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Training Camp | 2022

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RB Coach: No. 3 Back Will Have Sizable Role In 2022 


OXNARD, Calif. - Take my hand for a moment, and let's have a quick heart-to-heart about the Dallas Cowboys situation at running back. Now that you're all settled in, it's time you digest a cold, hard fact about Ezekiel Elliott and Tony Pollard heading into the 2022 season: the team views it as a tag team title match and not either of the two setting up to do their best impression of Shawn Michaels in Brutus "The Barber" Beefcake's shop (Google it).

No matter how it's spun outside of the building, there is no Marty Jannetty in this scenario, but it's instead reminiscent of Michaels joining forces with Triple H - a combo that can be destructive if the script is written well. Skip Peete, the team's RB coach who is now on his second stint with the club, has such a vision in mind. 

"We like both guys," Peete said on Friday, speaking from training camp in Oxnard. "Both guys have a unique skill set, so we want to try to maximize that as much as we can."

Elliott was hampered by a torn PCL during the back end of the 2021 season, but still managed to rush for more than 1,000 yards (1,289 yards from scrimmage with 12 touchdowns) and, now healthy, is again putting his quickness and burst on display in camp.

"I think he's got it back," said Peete. "He looks quicker to me in the first part of camp than he had at the end of last year. I think he's lost a little bit of weight - his quickness is there."

So if you're expecting a pitch count on Elliott, don't, but feel free to look forward to what might be the most balance the Cowboys have seen at running back since Pollard joined the team as their fourth-round pick in 2019.

That is the plan, at least.

"It's not going to be a pitch count [on Zeke]," said Peete. "But I think it's going to be a [fluid] count because they're going to share time. It's going to naturally work out that way. They're both going to play, depending on the games and situations, how much are they both going to be involved at the same time - so I think that aspect will work itself out naturally.

"I don't think you ever go into a game [putting Elliott on a pitch count]. I think you say, 'Hey, we're going to utilize both of these guys.' Some game plans are probably going to be more with both of them playing more than the other, who knows?

"It just depends on the game."

Peete, whose extensive coaching experience extends backward into the collegiate ranks and, at the NFL level, includes having recently spent time with the Los Angeles Rams before returning to the Cowboys in 2020.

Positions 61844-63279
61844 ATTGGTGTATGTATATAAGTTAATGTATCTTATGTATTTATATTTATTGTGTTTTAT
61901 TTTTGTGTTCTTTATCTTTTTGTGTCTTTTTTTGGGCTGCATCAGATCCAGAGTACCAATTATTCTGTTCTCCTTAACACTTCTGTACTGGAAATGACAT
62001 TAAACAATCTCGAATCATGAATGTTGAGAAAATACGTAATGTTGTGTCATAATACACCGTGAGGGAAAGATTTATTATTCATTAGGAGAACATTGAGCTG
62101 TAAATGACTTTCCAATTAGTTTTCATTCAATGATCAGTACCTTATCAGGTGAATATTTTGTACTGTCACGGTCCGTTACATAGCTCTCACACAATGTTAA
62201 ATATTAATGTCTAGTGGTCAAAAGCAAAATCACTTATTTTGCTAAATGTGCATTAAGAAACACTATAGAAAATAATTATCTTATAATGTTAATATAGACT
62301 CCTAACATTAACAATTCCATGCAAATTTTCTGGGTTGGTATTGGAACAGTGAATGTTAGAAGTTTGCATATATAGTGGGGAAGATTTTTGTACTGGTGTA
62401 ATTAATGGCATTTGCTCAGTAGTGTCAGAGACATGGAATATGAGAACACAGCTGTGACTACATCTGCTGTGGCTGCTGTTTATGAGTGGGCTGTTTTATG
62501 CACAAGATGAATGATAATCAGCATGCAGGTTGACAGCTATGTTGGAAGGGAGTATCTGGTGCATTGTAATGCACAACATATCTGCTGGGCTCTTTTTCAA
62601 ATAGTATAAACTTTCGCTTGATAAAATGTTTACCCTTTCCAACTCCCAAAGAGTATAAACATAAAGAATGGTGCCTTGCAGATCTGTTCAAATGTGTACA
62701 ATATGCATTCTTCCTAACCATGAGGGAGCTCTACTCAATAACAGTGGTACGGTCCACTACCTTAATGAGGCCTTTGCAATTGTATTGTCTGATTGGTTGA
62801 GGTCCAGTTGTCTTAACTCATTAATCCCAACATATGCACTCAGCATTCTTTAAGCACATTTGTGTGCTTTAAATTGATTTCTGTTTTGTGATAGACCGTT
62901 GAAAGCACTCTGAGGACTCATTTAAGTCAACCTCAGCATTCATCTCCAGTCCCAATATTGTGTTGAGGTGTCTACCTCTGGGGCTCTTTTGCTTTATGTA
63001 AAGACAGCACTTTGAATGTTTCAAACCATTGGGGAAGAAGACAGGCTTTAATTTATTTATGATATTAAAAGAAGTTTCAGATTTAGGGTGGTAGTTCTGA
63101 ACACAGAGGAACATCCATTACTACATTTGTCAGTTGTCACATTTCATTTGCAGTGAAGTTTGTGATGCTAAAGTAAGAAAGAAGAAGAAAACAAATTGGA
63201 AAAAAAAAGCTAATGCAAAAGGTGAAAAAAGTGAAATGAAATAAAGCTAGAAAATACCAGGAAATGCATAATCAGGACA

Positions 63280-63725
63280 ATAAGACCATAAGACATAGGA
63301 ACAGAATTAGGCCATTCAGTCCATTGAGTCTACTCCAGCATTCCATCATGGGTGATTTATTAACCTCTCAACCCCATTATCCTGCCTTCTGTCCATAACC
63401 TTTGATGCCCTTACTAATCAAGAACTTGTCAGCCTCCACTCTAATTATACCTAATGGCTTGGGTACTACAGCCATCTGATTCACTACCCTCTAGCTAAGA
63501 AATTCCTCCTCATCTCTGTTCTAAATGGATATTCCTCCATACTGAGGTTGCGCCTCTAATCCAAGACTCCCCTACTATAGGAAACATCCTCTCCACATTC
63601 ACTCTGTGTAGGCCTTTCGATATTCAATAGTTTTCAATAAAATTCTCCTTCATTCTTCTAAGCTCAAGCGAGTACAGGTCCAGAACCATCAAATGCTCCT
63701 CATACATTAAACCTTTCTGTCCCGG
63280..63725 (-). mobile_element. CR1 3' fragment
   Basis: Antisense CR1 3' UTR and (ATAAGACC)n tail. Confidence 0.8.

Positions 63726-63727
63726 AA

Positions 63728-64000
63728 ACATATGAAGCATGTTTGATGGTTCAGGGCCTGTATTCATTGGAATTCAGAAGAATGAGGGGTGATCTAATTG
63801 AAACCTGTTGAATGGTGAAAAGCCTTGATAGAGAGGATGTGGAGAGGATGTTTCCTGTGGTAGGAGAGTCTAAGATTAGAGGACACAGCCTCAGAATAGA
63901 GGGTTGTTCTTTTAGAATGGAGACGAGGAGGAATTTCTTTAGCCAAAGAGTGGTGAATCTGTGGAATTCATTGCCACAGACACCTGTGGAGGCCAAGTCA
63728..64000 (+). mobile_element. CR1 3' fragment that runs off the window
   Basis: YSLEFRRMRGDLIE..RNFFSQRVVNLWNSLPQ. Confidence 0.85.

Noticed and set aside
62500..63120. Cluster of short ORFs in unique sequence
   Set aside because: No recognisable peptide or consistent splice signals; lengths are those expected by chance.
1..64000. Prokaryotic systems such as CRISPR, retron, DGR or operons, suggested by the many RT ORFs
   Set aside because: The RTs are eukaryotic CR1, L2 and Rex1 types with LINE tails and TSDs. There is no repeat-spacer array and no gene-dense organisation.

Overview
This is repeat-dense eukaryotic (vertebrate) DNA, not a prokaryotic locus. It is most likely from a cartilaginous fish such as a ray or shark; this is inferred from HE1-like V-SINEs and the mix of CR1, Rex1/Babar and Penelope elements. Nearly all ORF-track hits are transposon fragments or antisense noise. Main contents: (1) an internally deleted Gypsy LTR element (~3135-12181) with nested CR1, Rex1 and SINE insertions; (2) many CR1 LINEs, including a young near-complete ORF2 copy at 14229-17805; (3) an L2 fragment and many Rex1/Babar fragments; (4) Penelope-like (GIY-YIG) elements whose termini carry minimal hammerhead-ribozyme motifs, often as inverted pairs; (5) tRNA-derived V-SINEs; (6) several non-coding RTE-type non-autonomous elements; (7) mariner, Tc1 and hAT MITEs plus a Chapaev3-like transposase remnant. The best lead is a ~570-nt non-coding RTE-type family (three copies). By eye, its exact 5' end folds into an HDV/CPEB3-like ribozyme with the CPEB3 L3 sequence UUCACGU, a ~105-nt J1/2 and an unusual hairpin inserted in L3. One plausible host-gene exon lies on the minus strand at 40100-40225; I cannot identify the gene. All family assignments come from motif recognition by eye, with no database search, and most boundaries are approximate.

He dug deep into his football past to make some interesting comparisons to what he's trying achieve/would like to see happen in Dallas, with the aid of offensive coordinator Kellen Moore and head coach Mike McCarthy - comparing the Elliott and Pollard tandem to having the potential of Todd Gurley and Malcolm Brown, Marion Barber and Julius Jones, Marion Barber and Felix Jones or Felix Jones alongside DeMarco Murray.

But, should that mission be accomplished this coming season, it will require a very capable third running back to spell them both, and especially if Elliott and Pollard are called upon often in two-back sets as the wide receiver unit also tries to sort itself out.

"When you utilize two guys quite a bit in the game at the same time, your third back has got to be heavily involved," said Peete. "It's going to be a guy that will probably play a little more than the typical third back would play."

As it stands, that crown belongs to Rico Dowdle, a talented young upstart who began making waves on the RB depth chart before seeing Year 2 derailed last August by a hip injury that ended his season. Entering Year 3, Dowdle looks determined, willing and able to make some plays for the Cowboys when Elliott and/or Pollard need a breather.

But don't count out rookies Malik Davis and Aaron Shampklin in this fight, though.

"They're all challenging for that role [of RB3]," said Peete. "But if we had to play a game tomorrow? Rico has really shown that he's matured a lot and has a complete understanding of what we're doing. If you would've asked me two years ago, I would've probably said it's wide open.

"But, right now, I think he's kind of distanced himself from those other guys a little bit because of his ability of being here and understanding what we're doing - he has two months under his belt versus six months. Those two other guys are pretty talented as well. The way they've picked up the system has been very, very impressive, and I wouldn't put anything past those guys challenging anybody."

As a related aside, you can also expect Dowdle to "get a lot of reps" in each of the Cowboys three preseason games. The name of the RB3 game is to show and prove in August for the right to play in September and beyond because, as Peete readily admits, an impact third back remains critical in keeping a pair of spry legs on the field at all times.

"The key is making sure we have fresh guys in there for an entire game," he said.. "If you have that fresh [RB] in there for the whole game, it puts a little bit more pressure on the defense."

It will all begin and end with Moore finally making good on his promise to scheme both Elliott and Pollard onto the field at the same time, and often.

Tag team, off the ropes.

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